Pop Culture dictionary

The Aristocrats

[th ee uh-ris-tuh-krats]

What does The Aristocrats mean?

Then the father gets up and says, “And now for our impersonation of the victims of 9/11.” And the whole family starts running around screaming and laughing with their dicks and tittles all flapping around, covered with piss and shit and cum, goin’ “AAAAAaaAAAAhhh! AAAAAaaAAAAhhh!, the building’s comin’ down! Heeelllppp!!!” And finally the family runs back to the center of the room and goes, “Booyah!!” And the talent agent, he just sits there for the longest time, and finally he says, “…Jesus, that’s a hell of an act. What do you call it?” And the father says, “the Aristocrats!”

That’s Southpark‘s version of it …

The Aristocrats is an infamously dirty joke. Its setup describes a family pitching an act to a talent agency that may involve bestiality, incest, and coprophilia (look it up). The agent asks what the act is called and the punchline is “The Aristocrats!” Because rich people? The point of The Aristocrats is its shock value, it’s taboo, duh.

Related words:

  • anti-joke
  • Bob Saget
  • one-percenter
  • shaggy dog story
  • the debonaires
  • the sophisticates

Where does The Aristocrats come from?

The Aristocrats

The word aristocrat comes from the Greek aristos, meaning “best.” It dates back to the French Revolution in the late 1700s and refers to a member of the ruling or economic elite—the “let them eat cake” types.

During vaudeville (1880s–1930), comedians told a version of The Aristocrats to make fun of rich folks who thought they were too good for popular entertainment and spent their snobby money at the opera instead. During this time, the punchline was often “the debonaires” or  “the sophisticates,” as well as “the aristocrats.”

Vaudeville went out of style with the rise of the movies in the late 1920s. In the 1930s, morality and public decency were valued over raunchiness in film and entertainment, pushing the joke underground and turning it into a kind of backstage tradition of comedians trying to outdo each other with the most shocking jokes.

British comedian Bill Cryer remembers hearing the joke in the 1940s with the punchline “the sophisticates,” but claims he never told it in public. The Aristocrats settled in as the popular punchline in America.

The joke came out of the shadows, so to speak, in 2001 at a Friars Club roast of Hugh Hefner. It was only a couple of weeks after the terrorist attacks of 9/11, but comedian Gilbert Gottfried lead with a joke about the Twin Towers. The heckling was so bad he changed tactics but went on to a version of The Aristocrats that was so scandalous Comedy Central deleted it from subsequent airings. Here’s a very NSFW audio version of Gottfried telling the joke:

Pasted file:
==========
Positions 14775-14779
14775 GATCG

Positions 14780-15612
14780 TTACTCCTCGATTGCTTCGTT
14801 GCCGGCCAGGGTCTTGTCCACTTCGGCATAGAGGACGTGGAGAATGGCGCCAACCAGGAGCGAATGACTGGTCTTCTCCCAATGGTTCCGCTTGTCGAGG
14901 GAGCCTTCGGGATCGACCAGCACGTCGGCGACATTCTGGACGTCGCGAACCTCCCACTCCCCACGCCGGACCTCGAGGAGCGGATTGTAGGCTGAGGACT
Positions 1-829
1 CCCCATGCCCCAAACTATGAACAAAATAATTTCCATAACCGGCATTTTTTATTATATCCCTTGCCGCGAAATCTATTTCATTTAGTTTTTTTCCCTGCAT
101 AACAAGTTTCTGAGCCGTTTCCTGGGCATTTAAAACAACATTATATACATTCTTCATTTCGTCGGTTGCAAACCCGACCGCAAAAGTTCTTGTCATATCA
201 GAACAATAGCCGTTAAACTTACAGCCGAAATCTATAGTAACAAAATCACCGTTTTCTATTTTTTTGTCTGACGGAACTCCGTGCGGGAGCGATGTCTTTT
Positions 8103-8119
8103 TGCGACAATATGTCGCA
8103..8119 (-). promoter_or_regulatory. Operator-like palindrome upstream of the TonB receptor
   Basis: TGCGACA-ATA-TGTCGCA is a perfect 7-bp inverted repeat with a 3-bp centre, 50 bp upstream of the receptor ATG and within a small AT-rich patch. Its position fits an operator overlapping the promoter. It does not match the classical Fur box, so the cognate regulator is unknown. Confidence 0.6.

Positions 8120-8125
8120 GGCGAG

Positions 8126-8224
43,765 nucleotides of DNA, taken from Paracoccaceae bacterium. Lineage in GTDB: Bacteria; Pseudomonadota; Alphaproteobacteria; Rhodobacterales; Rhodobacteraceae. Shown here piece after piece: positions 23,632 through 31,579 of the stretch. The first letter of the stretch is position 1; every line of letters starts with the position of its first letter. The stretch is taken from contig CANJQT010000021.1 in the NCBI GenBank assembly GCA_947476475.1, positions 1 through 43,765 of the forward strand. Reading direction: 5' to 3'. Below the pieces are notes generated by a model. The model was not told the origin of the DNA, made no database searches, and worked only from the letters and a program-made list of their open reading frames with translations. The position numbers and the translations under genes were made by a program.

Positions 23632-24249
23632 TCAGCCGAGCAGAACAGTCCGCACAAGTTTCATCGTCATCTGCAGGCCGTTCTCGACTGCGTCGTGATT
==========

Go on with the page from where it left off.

The chatter following Gottfried’s bit helped inspired a 2005 documentary film by Paul Provenza and Penn Jillette called The Aristocrats, which featured over 90 comedians telling their version of the joke.

Examples of The Aristocrats

The last issue of the Times is going to end with. “The Aristocrats!”
@archaica, July, 2018
[I]t’s the ideal joke for a comedy documentary. It probes the darkest, sickest places of the comedian’s mind. “When you hear someone tell The Aristocrats,” Penn Jillette observes, “very clearly it’s the singer, not the song.”
Elise Czajkowski, Vulture, August, 2012
internet pornography is the reason no one tells The Aristocrats anymore. We've seen it all already, man.
@allison_mick, July, 2018

Who uses The Aristocrats?

Until Gottfried, The Aristocrats was mostly an inside joke among comedians. Comedians from Bob Sagett, who played the wholesome dad on Full House, to Academy Award-winning actress Whoopi Goldberg, have all told and enjoyed some version of the joke.

Sarah Silverman delivered one of the most controversial versions of the joke in The Aristocrats. After an emotionally halting first-person childhood “account” in which she auditioned on Joe Franklin’s show, Silverman swapped out The Aristocrats punchline for a deadpan “Joe Franklin raped me.” Franklin threatened to sue and she apologized for going “too far.”

On social media, people sometimes reference versions of the punchline, “And they called it the Aristocrats,” in sarcastic responses to other people’s tweets complaining about minor things—or to comment on the unrelenting awfulness of the news.

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This is not meant to be a formal definition of The Aristocrats like most terms we define on Dictionary.com, but is rather an informal word summary that hopefully touches upon the key aspects of the meaning and usage of The Aristocrats that will help our users expand their word mastery.